NEOSHO, MO.--- The State of Missouri has changed the prevailing wage law, and now a Southwest Missouri school district is taking advantage of the new rules. Normally, the state requires a minimum wage for public construction projects, often a total that's higher than for private projects.
"Someone's got to be first, and perhaps this will be the first project to use the new prevailing wage law," said Mike Franks, NABIFI Executive Director for Economic Development.
In 2013, Missouri state lawmakers changed the prevailing wage law. For the Neosho School District, that means a chance for construction projects to reflect local costs, instead of the potentially more expensive prevailing wage.
"A contractor for roofing might use a $25 or $28 an hour, where historically in that area a $20 an hour is the normal fee that is paid," said Franks.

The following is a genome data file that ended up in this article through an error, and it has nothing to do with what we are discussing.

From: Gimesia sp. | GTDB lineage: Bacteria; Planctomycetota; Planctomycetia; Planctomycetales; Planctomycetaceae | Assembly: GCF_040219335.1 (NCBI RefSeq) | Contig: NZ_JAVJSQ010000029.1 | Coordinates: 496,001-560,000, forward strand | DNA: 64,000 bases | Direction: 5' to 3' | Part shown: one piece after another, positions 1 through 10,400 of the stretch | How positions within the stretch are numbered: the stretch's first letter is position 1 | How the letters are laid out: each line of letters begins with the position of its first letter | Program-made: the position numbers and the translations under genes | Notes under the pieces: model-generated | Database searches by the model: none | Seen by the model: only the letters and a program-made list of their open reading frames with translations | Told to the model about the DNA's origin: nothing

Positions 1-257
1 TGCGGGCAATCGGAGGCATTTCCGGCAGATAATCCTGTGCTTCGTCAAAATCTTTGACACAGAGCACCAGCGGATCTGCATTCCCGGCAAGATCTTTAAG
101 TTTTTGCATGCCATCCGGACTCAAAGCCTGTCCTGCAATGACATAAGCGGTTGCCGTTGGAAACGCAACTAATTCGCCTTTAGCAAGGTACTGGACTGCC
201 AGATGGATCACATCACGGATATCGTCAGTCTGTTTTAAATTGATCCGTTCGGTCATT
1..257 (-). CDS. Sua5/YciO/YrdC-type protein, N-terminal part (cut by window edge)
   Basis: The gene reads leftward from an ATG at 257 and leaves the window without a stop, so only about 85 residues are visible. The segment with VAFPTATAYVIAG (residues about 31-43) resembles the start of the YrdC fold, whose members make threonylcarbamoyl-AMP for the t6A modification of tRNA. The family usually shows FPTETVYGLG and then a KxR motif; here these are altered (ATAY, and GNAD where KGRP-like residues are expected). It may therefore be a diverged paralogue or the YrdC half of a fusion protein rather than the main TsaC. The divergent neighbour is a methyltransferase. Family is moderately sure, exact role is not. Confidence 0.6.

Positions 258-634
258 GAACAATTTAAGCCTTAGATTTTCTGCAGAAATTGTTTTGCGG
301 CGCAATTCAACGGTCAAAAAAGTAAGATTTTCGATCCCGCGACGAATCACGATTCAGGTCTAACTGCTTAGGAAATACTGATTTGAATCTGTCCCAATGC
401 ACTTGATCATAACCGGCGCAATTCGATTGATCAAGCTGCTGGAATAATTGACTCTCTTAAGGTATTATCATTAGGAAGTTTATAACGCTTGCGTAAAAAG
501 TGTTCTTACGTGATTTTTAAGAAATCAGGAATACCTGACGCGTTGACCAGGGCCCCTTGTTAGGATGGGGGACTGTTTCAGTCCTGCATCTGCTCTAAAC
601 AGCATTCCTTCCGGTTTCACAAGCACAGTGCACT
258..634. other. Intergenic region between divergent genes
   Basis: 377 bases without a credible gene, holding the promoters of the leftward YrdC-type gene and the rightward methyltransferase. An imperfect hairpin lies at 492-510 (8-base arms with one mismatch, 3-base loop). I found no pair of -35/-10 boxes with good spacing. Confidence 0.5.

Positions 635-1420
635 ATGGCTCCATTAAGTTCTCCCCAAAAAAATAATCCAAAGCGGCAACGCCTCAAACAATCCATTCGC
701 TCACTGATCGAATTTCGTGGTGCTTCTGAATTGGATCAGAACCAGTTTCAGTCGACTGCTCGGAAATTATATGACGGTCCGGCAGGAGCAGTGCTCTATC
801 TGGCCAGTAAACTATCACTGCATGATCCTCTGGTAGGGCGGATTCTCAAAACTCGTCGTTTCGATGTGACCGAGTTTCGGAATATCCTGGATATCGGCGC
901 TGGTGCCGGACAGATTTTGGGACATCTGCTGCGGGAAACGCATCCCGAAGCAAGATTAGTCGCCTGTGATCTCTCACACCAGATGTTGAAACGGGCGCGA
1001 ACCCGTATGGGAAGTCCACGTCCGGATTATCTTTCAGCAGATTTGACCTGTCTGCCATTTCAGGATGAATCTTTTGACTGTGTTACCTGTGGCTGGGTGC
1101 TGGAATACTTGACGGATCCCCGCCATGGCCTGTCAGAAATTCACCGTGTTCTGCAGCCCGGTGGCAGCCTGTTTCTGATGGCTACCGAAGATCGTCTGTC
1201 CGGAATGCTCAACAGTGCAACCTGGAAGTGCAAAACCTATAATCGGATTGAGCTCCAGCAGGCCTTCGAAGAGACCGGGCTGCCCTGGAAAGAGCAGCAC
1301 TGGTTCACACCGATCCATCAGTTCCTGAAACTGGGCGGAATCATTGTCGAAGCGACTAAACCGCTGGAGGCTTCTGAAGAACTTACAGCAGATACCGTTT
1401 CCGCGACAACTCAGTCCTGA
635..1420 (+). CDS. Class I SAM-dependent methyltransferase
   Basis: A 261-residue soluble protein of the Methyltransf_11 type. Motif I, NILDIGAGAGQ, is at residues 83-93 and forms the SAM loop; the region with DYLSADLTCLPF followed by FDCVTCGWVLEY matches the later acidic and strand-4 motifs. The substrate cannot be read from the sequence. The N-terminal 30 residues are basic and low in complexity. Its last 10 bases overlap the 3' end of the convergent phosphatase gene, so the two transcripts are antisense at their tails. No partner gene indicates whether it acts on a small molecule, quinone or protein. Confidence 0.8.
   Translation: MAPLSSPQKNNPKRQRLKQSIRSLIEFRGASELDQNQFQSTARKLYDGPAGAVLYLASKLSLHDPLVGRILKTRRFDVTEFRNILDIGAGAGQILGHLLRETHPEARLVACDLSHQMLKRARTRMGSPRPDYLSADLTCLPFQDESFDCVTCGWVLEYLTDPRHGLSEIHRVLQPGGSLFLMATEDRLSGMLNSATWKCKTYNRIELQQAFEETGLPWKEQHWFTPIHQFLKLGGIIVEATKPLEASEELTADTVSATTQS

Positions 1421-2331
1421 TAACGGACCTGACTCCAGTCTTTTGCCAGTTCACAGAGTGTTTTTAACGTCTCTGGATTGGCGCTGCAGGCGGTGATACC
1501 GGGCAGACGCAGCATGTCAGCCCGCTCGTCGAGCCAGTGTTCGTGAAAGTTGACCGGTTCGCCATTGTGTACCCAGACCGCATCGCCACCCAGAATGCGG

Some are calling it an experiment, but as long as the law stays in effect, it will help lower construction costs.
"So the result of it is, by using a more local base standard, you could get more bang for your buck. It could cost you less to build something than it would by using a state-wide base prevailing wage," said Franks.
Neosho schools are already taking advantage of this law.
"Most of our summer projects, they fall within local and state money projects. So anything we do with our local and state money on summer projects, we won't have to do the prevailing wage," said Dan Decker, Neosho Superintendent.
Non-prevailing wage also means the schools will be saving money for future projects. Superintendent Dan Decker says it's also good for local businesses in Neosho.
"Opens up opportunity for local businesses and also opens up some opportunities for those firms that aren't maybe as big as firm," said Decker.
Neosho schools are hoping this law change will help effluence voters to vote for the new junior high that will be on the April ballot.
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